The common printer has come a long way since those early versions back in the 1980's when the first lasers for compatible personal computers featured 8MHz processors and had the courier typeface. The memory was a lot shorter back then due to cost, with less than 130 kilobytes of storage and a significant portion of that was reserved for the print engines usage. As a consequence it was pretty much ineffectual for graphical image printing when undertaken directly as it was only capable of producing a very low resolution print of approximately one square inch and it would take around two minutes to print out the opening page.
Can you imagine putting up with such speeds from the present day models, they would be returned to the shop instantly with a demand for a full refund! However, like anything there has to be a starting point and to be fair those early designs were aimed at replacing the text-only daisy wheel impact printers. Within 12 months there were advancements made that permitted what were referred to a soft fonts to be introduced to the printing facilities. As time progressed the printers were developed for the personal use and they became smaller, output more than doubled and more importantly cost continued to fall.
Resolution Enhancement came in the following decade which improved the quality of print substantially which had the effect of dramatically changing the word processing software market. By the mid 1990's colour lasers, true-type fonts, 8MB memories, 600+ outputs, and 1000+ sheet paper trays had arrived and were common place, but it was the development of the all-in-one models that changed the perception of the printer for the better shortly before the new millennium. These wonderful multi-function devices could not only print, but also scan, copy and even fax from just one single appliance. Prices continued to tumble whilst monthly page cycles grew greatly increasing productivity.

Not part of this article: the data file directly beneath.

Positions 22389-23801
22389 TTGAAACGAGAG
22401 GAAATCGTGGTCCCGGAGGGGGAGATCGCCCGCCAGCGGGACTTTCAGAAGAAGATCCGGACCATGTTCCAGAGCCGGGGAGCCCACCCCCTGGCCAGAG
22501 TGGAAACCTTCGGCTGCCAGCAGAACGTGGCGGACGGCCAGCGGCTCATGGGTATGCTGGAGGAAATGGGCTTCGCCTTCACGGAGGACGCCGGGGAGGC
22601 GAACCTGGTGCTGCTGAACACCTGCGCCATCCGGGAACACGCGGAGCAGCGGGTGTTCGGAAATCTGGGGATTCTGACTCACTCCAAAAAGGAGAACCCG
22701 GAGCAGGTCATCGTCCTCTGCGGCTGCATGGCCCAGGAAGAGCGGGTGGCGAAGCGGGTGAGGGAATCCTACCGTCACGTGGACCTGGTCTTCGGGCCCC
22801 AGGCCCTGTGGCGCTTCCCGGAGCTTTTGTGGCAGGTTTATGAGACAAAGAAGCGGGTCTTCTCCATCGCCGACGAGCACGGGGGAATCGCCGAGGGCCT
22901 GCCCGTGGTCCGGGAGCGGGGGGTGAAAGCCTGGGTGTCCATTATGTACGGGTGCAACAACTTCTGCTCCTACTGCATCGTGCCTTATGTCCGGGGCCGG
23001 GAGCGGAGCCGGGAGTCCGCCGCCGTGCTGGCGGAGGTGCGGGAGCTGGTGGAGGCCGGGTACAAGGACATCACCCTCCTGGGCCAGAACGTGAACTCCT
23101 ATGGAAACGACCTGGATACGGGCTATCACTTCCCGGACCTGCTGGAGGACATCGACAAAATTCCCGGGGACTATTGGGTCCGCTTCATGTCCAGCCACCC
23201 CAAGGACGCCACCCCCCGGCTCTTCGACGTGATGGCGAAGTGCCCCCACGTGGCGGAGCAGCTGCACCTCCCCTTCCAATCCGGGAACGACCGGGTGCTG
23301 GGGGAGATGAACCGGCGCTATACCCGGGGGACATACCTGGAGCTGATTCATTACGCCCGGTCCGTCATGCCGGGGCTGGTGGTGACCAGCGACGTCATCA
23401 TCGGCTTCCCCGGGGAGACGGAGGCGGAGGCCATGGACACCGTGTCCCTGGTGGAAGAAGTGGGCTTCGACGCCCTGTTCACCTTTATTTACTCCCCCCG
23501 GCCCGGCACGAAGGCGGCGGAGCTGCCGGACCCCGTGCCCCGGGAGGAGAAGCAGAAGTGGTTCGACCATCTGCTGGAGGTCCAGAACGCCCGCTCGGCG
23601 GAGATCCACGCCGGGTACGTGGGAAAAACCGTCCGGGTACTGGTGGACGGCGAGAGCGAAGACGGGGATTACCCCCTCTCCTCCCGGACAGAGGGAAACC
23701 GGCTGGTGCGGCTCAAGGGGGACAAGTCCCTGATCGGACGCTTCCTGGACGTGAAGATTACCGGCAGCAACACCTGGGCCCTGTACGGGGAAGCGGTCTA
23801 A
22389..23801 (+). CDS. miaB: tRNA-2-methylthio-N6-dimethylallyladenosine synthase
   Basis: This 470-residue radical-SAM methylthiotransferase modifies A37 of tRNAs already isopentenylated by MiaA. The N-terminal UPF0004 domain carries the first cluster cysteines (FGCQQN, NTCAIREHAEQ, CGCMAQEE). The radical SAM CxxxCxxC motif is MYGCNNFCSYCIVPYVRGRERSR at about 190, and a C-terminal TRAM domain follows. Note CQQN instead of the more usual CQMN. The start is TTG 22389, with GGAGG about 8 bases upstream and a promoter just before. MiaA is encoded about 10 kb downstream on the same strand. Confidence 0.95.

Today most inkjet printers use a thermal ink with a heating element containing a metal plate or resistor inside each reservoir. This allows a tiny current to flow in response to a signal that the printer gives out and this brings about instant warming and in a highly technical procedure an ink droplet is released from the nozzle of a cartridge and onto the paper, all in a matter of a micro millisecond. The ink actually acts as a cooler to stop over heating, therefore it becomes apparent that changing the cartridges is fundamental to the maintenance and smooth running of the machine because if the ink dries up then the heating element can burn-out permanently damaging the print head.
The noise levels have reduced over time to such an extent that in comparison they are practically silent. They are ready to operate in an instant and the great advantage is that the cartridges do not have to be brand new each time they run low. Compatible or remanufactured versions are just as good and a lot less expensive. The printer has come a long way in a relatively short period of time and as technology improves at such rapid rate, the chances are further developments are just around the corner.
There are so many alternatives regarding the common printer these days and at www.77ink.com all the alternatives are there for easy browsing. The choice of ink can be crucial with PGI-225 ink just one of a vast selection on offer.